Category Archives: 12042

Review: The World’s Smallest Bluetooth Headset

A couple of weeks back the postman came to my door with a small package, containing a small box, housing the world’s smallest Bluetooth headset, the SmallTalk Mini Bluetooth Headset. 



In the box:


  • Very small headset with ear hook attached
  • USB charging cable
  • In-car adapter for USB charging cable
  • Manual

Pairing the headset with my phone was incredibly simple, however it didn’t go exactly as the manual described on my Android 1.5 powered HTC Hero. While the phone found the headset just fine when I’d engaged the pairing mode, it didn’t then ask for the PIN to complete the pairing. That’s fine, and nothing to do with the headset, but I’d never thought of that step as optional and I guess it could be confusing to some people.


This headset obviously has an incredibly small battery, yet it clams to be good for 3 hours talk time and up to 100 hours on standby. I’m not sure how much charge is in the battery as shipped, but I hooked it up to my PC to fill the battery and it didn’t take long to tell me it was full (I know I should really time these things when I’m writing a review, but in this instance you can take “didn’t take long” to mean “less than the 2 hours that the manual suggests it can take to fully change the battery from flat”). I don’t make a lot of calls, so I managed my normal usage and a bunch of test calls over the course of a week without the battery showing any signs of running out.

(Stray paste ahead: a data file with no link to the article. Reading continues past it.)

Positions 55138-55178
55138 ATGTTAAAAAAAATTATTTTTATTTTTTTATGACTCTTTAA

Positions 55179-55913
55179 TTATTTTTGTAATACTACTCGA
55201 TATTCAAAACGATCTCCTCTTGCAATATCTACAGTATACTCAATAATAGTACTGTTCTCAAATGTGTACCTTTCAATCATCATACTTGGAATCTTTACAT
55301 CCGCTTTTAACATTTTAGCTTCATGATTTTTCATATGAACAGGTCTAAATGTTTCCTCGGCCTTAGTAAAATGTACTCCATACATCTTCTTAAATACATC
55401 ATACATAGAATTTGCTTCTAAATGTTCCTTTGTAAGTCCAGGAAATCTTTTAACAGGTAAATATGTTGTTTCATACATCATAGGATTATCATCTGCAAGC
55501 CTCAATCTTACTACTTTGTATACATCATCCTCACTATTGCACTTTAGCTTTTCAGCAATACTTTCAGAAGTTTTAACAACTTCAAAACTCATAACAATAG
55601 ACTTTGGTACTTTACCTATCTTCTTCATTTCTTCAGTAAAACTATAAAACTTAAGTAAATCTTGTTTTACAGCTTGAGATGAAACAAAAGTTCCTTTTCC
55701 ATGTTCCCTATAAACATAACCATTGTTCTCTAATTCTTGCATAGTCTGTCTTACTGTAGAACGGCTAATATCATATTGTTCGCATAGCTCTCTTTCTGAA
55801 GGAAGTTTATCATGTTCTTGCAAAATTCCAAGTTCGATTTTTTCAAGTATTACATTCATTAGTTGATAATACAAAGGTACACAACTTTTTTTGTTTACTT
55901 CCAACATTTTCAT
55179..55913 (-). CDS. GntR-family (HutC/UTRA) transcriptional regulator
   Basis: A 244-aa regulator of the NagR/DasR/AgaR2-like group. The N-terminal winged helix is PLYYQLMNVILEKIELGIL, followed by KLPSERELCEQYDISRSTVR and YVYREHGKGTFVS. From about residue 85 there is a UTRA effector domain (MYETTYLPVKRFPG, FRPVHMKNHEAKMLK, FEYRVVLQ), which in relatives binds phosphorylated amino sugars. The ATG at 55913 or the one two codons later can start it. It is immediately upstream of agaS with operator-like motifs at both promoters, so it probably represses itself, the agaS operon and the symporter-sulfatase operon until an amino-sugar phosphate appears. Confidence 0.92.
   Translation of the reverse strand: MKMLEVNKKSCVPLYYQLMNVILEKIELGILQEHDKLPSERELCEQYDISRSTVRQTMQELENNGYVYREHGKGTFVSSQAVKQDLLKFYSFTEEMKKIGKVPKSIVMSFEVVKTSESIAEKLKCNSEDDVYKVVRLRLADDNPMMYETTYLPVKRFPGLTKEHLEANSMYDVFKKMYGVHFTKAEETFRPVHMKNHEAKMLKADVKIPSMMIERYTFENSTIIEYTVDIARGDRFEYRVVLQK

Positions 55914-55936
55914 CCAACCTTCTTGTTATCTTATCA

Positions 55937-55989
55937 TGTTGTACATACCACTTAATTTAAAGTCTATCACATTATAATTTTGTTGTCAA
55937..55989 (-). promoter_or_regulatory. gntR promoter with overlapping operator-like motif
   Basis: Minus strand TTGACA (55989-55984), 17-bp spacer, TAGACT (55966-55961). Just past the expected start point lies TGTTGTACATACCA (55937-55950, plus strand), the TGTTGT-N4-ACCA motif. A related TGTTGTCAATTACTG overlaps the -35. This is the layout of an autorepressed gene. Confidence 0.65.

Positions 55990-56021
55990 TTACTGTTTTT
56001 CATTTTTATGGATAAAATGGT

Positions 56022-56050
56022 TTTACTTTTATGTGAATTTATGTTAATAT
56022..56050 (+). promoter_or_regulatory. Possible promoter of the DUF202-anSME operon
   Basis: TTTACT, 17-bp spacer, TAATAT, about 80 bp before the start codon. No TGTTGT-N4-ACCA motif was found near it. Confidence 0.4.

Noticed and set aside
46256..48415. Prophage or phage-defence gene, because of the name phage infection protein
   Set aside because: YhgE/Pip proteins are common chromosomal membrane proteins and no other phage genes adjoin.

My first set of test calls was made in my office with little ambient noise and the incoming audio quality was perfectly fine. I left some messages on my voicemail so I could listen back to the audio that I was sending out via the headset, and while it perhaps wasn’t “broadcast quality”, it was perfectly clear.


I like to do some call quality tests in noisy environments, so I stood next to a motorway and made some calls. I was able to make myself understood at the other end of the line, but it was sub-optimal. The next test was on a train, and while it wasn’t as good as in the quiet office, it wasn’t terrible – about what I’d expect from a headset with no noise cancellation in an environment with some noise. The worst experience was when walking down the street alongside a reasonable amount of traffic with a decent amount of wind blowing – it wasn’t really possible to have a conversation.